Personally, I was never more passionate about manga than when preparing for my college entrance exams. It’s a period of life when young people appear to have a great deal of freedom, but are in many ways actually very oppressed. Just when they find themselves powerfully attracted to members of the opposite sex, they have to really crack the books. To escape from this depressing situation, they often find themselves wishing they could live in a world of their own —a world they can say is truly theirs, a world unknown even to their parents. To young people, anime is something they can incorporate into this private world.
…I often refer to this feeling as one of yearning for a lost world. It’s a sense that although you may currently be living in a world of constraints, if you were free from those constraints, you would be able to do all sorts of things. And it’s this feeling, I believe, that makes mid-teens so passionate about anime
The origin of art
When people speak of a beautiful sunset, do they hurriedly riffle through a book of photographs of sunsets or go in search of a sunset? No, you speak about the sunset by drawing on the many sunsets stored inside you—feelings deeply etched in the folds of your consciousness of the sunset you saw while carried on your mother’s back so long ago that the memory is nearly a dream; or the sunset-washed landscape you saw when, for the first time in your life, you were enchanted by the scene around you; or the sunsets you witnessed that were wrapped in loneliness, anguish, or warmth.
…In order for it not to remain merely egotistical, when you tell others about your dream you must turn it into a world unto itself. As you go through the process of sharpening your powers of imagination and technique, the material takes shape. If that shape is amorphous, you can start with a vague yearning. It all begins with having something that you want to express.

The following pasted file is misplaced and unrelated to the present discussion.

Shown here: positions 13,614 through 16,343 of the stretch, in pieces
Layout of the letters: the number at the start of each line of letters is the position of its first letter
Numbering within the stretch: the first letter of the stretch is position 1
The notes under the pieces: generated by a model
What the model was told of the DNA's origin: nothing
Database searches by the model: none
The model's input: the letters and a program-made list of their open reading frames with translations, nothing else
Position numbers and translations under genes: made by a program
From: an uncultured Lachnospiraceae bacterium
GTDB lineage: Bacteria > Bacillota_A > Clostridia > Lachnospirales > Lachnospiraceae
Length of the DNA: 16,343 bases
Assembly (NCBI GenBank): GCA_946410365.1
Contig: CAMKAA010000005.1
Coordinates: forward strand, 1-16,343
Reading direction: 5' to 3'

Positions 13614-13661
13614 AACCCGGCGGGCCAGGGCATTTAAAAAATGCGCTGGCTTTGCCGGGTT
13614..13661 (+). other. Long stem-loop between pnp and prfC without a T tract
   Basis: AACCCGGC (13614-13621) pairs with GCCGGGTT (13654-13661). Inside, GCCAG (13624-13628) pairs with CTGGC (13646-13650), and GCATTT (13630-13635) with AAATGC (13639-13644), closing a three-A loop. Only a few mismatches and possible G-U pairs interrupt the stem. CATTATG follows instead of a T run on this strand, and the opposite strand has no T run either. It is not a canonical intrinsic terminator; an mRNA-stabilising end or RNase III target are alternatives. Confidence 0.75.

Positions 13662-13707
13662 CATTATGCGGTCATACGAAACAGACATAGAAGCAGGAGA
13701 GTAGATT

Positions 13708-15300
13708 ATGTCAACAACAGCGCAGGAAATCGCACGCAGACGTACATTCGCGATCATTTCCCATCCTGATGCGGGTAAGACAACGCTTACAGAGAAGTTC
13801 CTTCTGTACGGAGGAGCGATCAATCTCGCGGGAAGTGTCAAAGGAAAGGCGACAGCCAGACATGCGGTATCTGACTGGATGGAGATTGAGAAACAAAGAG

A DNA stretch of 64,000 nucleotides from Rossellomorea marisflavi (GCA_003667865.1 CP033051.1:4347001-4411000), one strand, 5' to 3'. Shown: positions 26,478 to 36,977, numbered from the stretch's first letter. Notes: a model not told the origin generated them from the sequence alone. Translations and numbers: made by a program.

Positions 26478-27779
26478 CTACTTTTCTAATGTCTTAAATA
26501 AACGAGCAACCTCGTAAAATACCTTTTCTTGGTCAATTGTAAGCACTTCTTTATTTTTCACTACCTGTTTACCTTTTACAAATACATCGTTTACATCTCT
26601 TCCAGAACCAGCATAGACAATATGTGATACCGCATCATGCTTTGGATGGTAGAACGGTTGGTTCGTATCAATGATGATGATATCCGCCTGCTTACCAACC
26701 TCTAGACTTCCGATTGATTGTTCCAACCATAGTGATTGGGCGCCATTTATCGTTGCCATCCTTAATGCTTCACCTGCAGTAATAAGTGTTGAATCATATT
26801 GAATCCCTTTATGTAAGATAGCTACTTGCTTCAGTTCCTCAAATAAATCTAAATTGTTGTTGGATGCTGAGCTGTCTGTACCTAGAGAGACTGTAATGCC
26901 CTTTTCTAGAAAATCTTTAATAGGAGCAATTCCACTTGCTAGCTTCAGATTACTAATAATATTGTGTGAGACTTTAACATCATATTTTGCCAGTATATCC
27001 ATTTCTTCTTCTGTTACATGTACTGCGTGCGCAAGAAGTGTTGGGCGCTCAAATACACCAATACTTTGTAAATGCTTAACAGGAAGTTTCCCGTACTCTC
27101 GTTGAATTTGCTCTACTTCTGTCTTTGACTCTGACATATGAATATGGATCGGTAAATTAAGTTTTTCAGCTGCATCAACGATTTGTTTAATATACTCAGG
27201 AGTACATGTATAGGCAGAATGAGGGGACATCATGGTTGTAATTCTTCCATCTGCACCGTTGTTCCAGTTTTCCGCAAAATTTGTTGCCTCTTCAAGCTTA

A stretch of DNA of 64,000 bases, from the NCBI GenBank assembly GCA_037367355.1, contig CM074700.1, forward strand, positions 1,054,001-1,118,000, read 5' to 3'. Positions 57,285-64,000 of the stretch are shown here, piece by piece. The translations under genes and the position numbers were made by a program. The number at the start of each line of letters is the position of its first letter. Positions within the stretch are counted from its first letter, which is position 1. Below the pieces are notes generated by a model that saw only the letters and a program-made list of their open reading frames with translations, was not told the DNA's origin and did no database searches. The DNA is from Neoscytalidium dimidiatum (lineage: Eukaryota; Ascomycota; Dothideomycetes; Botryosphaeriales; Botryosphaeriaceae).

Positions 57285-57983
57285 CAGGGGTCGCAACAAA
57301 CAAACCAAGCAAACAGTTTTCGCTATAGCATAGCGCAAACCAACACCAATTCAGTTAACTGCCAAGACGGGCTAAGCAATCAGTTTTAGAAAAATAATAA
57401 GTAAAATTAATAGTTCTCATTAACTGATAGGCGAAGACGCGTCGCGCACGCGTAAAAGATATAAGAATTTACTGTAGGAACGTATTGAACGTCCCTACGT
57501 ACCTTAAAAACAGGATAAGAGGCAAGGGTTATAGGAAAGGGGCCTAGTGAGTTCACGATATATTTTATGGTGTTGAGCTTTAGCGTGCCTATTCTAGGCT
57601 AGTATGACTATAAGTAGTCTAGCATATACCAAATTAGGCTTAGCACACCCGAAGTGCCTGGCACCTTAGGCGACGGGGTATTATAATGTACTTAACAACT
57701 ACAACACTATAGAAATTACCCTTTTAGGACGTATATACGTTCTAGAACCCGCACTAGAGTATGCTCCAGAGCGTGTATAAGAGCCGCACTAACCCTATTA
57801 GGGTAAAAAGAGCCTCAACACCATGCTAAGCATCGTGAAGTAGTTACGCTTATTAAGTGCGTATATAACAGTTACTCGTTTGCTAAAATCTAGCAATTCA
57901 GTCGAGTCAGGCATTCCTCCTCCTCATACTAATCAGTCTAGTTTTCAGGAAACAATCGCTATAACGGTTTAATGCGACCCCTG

To go from critic to creator
Anyone can act as a critic. But you can’t just criticize for the sake of criticizing; anyone can do that. As a professional, you have to be able to propose alternate ideas right away or you will have no right to criticize. And you have to be able to justify the extra labor (which you will wind up doing) that goes into all of this. When you can do all of these things, you will begin to transform from a person who merely executes what others tell him into a true creator.
Visit the temple on your own feet
It’s an oft-repeated aphorism: “Those who want to go to Hōryūji temple1 should get off the train far away and walk on the country road toward the temple.” When one takes the time to walk, one first glimpses the uppermost roof of Hōryūji’s five-storied pagoda, and then gradually the entire temple grounds come into view. Because one has approached the temple on one’s own two feet, one can savor the experience. The more difficult one’s way to Hōryūji, the greater one’s excitement at finally seeing the temple."
The desire for one’s own chair
As I didn’t have a concrete blueprint for my future I was full of anxiety. As we grow from childhood into youth, this anxiety grows exponentially, and we worry about how on earth we should live our lives. Our anxiety forces us to look for an antidote that will rid us of this feeling as quickly as possible. We want to find that something that will help us grab our own chair in this world and sit in it.
How to reflect what we want to do in our work
We are now living in a society that is wealthy yet poverty-stricken. We are able to listen to large amounts of music and watch large numbers of videos. But only a small fraction of these move us.
…If you plan to reflect what you really want to do in your own work, you must have a firm foundation. My foundation is this: I want to send a message of cheer to all those wandering aimlessly through life.
The point of art in a world oversaturated with media
What do I think should be done about the overproduction of media? Part of me thinks that the best thing would be to not make any more shows. I question whether it’s necessary for someone to add a bucket of water to a flood. However, even in the midst of a flood we still need to drink good water once in a while.